Chinese pulp mills are importing record amounts of hardwood chips from Vietnam, Thailand and Indonesia, reports the Wood Resource Quarterly, an industry trade journal.
Growing imports are the product of rapid expansion of pulp production and lack of domestic fiber sources in China, according to the Wood Resource Quarterly. China’s pulp mills predominantly consume hardwood fiber and therefore rely on imports chips derived from hardwood plantations species, including acacia and eucalyptus. Roughly 88 percent of China’s these imports come from Vietnam, Thailand and Indonesia.
Wood chip imports during the first ten months of 2011 already exceed last year’s total. They are expected to reach seven million metric tons, which would represent a 37 percent increase over last year. The Wood Resource Quarterly says growth in demand is expected to continue through at least 2013. Some of this demand may be met by new suppliers in Malaysia, Cambodia, Chile and Brazil.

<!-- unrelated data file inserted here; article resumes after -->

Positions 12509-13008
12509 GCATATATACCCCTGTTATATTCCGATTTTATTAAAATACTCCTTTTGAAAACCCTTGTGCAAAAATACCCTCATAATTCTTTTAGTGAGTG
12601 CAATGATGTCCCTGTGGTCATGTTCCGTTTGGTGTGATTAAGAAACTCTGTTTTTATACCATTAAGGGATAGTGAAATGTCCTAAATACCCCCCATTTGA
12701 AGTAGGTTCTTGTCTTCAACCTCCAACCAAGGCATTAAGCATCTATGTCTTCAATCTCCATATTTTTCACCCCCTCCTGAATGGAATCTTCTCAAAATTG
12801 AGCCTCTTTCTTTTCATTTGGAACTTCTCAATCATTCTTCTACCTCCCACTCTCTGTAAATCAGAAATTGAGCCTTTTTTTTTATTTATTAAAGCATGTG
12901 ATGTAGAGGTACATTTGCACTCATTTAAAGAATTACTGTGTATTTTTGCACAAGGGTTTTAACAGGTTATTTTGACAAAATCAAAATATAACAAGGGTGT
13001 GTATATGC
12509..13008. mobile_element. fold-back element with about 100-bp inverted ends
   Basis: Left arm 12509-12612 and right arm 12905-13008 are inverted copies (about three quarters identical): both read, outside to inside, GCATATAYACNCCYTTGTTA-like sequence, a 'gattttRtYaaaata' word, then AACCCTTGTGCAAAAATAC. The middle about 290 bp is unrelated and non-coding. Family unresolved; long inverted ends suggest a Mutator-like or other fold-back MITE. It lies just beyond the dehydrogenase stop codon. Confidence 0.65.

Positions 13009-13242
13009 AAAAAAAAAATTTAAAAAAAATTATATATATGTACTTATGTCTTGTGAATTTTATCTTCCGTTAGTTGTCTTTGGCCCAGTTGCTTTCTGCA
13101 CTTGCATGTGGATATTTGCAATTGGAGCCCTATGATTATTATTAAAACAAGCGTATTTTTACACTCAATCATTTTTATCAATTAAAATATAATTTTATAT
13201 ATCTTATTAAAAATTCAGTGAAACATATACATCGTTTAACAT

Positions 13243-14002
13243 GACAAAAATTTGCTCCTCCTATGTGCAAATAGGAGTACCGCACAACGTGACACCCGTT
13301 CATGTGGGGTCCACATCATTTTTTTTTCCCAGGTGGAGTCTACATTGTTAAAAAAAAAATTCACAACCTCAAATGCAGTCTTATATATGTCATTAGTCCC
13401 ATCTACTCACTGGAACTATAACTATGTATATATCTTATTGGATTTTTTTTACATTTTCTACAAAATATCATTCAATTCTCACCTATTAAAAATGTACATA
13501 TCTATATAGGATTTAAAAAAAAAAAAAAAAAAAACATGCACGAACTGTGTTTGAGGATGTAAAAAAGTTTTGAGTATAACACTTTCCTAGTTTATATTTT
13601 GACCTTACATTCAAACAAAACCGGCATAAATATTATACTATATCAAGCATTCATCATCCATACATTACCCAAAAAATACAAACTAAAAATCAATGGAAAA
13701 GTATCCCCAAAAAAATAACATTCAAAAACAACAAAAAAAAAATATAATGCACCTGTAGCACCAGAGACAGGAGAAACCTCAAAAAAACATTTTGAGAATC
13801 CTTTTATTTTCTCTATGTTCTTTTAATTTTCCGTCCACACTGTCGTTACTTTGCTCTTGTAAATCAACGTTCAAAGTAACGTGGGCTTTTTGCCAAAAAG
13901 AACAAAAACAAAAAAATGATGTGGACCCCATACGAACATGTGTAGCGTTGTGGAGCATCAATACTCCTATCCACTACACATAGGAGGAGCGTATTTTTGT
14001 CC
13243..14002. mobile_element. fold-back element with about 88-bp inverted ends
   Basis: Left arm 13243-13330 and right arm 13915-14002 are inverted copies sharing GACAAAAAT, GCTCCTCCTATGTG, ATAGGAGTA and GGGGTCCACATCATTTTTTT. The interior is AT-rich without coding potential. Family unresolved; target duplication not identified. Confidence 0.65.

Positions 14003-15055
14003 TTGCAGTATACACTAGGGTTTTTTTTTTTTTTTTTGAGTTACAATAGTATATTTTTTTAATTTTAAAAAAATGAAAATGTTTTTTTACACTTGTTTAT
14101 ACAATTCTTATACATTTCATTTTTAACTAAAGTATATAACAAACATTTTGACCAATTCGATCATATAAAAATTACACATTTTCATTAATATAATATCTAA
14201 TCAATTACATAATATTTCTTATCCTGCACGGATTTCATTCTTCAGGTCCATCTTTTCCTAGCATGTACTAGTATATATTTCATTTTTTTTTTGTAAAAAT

Environmentalists have linked growing demand for pulp and paper to conversion of wildlife-rich natural forests for plantations, especially in Indonesia.